What Trump’s Surprise Election Victory Means for PR & Marketing
Befuddled pollsters, journalists and media analysts are wondering how they could have been so wrong following Donald Trump’s shocking win of the presidential election. Practically every poll predicted Hillary Clinton would win. They were wrong. Media and PR commentators continue to ponder what the results mean for media and public relations.
Considering the pollsters’ massive miscalculation, many organizations will hesitate to believe surveys and other research related to their own brands, some say.
“Election pollsters missed huge pockets of people and major themes; they missed the forest for the trees,” Pam Jenkins, president of Powell Tate, told PRWeek. “As a result, we will see a lot of introspection on how to assess public sentiment differently including, not just on elections, but policy issues for clients. To get a message right does take ability to measure what people think and feel among different segments of the population.”
The Decline of Traditional Media
The Trump election reveals how little influence the media holds over public opinion, some say. “In piously dismissing public sentiment when it comes to the entire premise of Donald Trump’s fed-up outsider campaign, the vaunted media proved it just ain’t what it used to be in the eyes in the public,” says Joe Concha, media reporter in an article for The Hill.
Consider these statistics: The media approval rating stands at 19 percent, according to an NBC News/Wall Street Journal poll. Americans with high confidence in the media is 6 percent, reports the Associated Press.
Conversely, the election shows the power of social media. Some blame social media, and Facebook in particular, for Trump’s election. People turn to social media, most of all Facebook, for their news. According to Pew Research Center, 44 percent all adults in the United States say they get news from Facebook, Yet Facebook is filled with wildly inaccurate information and fake news stories.
“The most obvious way in which Facebook enabled a Trump victory has been its inability (or refusal) to address the problem of hoax or fake news,” states Max Reed in New York Magazine.
The Power of Facebook
Facebook leads the trend of fake news. Web publishers make up stories, spread them through social media, and rake in money from the resulting web traffic. Some of the many fictions: The Pope endorses Trump. Hillary Clinton bought $137 million in illegal arms. The Clintons bought a $200 million house in the Maldives. Many web publishers are overseas. A group of Macedonian teen-agers is especially prolific.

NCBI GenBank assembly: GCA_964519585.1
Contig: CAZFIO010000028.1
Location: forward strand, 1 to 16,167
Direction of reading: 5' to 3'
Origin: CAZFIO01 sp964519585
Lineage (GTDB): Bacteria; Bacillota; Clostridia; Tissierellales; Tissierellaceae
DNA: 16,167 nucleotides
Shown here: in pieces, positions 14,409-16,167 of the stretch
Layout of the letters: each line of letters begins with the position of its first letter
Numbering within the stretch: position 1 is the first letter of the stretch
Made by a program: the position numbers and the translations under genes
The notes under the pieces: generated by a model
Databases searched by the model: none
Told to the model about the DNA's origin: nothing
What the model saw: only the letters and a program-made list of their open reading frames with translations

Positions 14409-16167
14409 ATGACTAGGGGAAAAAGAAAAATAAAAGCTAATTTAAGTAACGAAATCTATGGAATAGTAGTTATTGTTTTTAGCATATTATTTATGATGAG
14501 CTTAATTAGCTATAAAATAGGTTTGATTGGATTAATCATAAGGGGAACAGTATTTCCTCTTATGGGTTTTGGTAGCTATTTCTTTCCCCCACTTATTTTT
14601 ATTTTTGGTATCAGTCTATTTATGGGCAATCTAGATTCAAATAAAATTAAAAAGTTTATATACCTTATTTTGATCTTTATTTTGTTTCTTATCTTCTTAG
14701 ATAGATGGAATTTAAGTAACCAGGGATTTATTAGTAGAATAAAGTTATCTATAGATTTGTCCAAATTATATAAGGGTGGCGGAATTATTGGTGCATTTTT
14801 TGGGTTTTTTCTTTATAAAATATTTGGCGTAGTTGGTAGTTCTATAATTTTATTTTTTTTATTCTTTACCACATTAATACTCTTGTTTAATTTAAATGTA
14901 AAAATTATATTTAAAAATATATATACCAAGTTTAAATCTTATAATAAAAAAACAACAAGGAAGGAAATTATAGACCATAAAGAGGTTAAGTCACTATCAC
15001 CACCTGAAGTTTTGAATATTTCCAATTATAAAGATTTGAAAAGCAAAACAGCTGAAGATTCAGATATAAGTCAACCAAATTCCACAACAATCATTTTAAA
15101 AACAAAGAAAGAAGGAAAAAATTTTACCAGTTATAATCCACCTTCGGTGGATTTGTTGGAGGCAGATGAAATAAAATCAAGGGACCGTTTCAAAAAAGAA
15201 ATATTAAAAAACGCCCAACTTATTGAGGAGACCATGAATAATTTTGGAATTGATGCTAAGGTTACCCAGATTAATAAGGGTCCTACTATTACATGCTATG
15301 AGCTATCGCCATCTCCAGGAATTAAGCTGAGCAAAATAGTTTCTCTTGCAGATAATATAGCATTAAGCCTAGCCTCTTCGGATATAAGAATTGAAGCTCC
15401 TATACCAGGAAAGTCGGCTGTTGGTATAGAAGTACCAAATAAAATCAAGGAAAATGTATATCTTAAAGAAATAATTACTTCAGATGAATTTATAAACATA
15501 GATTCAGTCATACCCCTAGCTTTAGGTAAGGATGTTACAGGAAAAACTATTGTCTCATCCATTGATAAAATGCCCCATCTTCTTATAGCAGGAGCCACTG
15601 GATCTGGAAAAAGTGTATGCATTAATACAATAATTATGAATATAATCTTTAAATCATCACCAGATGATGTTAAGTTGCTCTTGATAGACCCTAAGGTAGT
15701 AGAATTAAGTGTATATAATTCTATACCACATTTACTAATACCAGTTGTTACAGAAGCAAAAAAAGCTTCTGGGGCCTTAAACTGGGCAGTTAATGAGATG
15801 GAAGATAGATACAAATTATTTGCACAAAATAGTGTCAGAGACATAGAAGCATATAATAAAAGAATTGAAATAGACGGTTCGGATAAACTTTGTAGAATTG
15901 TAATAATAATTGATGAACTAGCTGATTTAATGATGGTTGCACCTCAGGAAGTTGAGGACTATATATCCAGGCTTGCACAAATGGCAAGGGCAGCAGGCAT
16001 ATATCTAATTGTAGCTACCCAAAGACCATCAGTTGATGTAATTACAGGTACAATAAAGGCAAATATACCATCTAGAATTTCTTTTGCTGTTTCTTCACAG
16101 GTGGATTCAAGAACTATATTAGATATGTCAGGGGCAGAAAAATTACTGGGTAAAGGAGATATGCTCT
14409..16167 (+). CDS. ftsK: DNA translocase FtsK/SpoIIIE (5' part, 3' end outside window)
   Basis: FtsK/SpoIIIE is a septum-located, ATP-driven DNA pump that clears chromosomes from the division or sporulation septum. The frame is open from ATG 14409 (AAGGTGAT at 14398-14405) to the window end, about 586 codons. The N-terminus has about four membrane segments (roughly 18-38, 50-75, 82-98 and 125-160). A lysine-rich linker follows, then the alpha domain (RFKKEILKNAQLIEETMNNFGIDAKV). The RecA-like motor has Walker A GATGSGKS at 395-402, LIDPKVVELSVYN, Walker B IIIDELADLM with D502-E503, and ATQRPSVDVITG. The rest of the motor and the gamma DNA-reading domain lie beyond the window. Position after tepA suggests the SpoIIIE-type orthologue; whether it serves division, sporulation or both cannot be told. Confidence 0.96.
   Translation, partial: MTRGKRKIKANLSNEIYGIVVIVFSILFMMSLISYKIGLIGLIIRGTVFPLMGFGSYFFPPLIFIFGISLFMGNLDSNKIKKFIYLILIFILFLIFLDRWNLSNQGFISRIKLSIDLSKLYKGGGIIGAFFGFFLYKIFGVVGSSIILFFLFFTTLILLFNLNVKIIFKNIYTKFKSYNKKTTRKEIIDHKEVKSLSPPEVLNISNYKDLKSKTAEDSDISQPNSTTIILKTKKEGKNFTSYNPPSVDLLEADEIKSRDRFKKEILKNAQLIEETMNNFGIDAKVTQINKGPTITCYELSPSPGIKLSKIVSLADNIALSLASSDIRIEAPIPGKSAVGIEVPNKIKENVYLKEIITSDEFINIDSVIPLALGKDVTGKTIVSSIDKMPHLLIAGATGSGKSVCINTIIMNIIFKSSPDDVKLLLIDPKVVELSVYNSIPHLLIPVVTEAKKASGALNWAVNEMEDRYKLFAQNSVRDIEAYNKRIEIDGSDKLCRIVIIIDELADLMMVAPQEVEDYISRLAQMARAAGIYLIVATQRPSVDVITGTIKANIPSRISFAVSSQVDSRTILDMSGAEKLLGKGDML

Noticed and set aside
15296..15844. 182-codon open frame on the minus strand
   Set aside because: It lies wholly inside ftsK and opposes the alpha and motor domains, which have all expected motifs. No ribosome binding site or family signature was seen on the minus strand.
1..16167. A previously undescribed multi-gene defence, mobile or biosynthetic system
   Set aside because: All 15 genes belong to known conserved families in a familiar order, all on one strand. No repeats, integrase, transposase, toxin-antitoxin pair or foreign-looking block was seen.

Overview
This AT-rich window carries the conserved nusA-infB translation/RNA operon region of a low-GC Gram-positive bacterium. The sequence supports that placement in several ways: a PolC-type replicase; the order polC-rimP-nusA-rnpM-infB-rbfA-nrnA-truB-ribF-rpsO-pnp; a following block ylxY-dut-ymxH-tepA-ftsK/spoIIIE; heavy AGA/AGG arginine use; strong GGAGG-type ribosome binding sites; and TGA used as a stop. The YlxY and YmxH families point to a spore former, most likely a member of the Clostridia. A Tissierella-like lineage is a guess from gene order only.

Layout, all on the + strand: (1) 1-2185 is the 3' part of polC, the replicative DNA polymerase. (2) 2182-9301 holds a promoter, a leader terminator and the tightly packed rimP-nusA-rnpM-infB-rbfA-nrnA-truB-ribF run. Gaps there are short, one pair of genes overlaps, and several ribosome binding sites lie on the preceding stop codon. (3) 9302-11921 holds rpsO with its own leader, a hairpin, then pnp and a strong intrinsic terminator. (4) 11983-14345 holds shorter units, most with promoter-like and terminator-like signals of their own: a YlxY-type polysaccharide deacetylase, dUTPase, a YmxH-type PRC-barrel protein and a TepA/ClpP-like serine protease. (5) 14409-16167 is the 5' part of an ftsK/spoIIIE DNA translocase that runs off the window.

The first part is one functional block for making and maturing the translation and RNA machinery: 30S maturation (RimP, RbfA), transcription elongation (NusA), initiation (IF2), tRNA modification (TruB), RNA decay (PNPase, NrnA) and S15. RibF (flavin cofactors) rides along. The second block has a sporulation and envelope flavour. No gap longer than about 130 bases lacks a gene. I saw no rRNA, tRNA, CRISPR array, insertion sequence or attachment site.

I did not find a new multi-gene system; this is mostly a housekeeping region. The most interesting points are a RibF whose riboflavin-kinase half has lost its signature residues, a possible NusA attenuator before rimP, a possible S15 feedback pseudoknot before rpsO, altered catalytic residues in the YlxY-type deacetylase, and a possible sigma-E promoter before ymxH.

In defense, Facebook CEO Mark Zuckerberg argued that the network did not influence the election because false pro-Clinton stories also circulated. “Personally, I think the idea that fake news on Facebook, it’s a very small amount of the content, influenced the election in any way is a pretty crazy idea,” Zuckerberg said at the Techonomy conference.
Alyson Shontell, editor-in-chief of Business Insider US, called that response “a bit tone deaf.”
“Now that Facebook is such an important part of the news cycle, its vetting process needs to mature. It should evaluate the person who is sharing a piece of content on Facebook, weigh the quality of the link being shared, and then determine how far a friend’s status message should really spread,” Shontell argues. “Coming up with this sort of process isn’t censorship. It’s just being responsible.”
Social Media Analytics Demonstrates its Accuracy
Social media measurement predicted more accurate results. Social media measurement revealed that Trump was gaining positive sentiment, reported TechCrunch. Analytics firms noticed that a growing number of swing voters were engaging with Trump’s messages on social media. Some noted an increase in positive sentiment toward the candidate.
“Analysts monitoring social media activity of both campaigns on the major social media channels saw the outcome of this election coming months ago, and kept talking about the massive silent voter base that was forming around the Republican nominee,” Phil Ross, a social media analyst at Socialbakers, told TechCruch. “Social media analysts continually sounded the alarm that all of the polls were not reflecting the actual situation on the ground in the pre-election landscape.”
Observers were not sure if social media engagement would translate into votes at the polls since social media actions were seen as passive actions. Election results show that online comments can indeed predict offline actions.
Bottom Line: Donald Trump’s shocking election victory shows the lack of influence of traditional media and the newfound power of social media, experts say. It also reveals weaknesses of traditional market research and the accuracy of social media measurement. The election results will probably cause PR and marketing managers to re-evaluate their research and promotion strategies and place greater faith in social media marketing and social media analytics.
Originally published at www.cyberalert.com on November 14, 2016.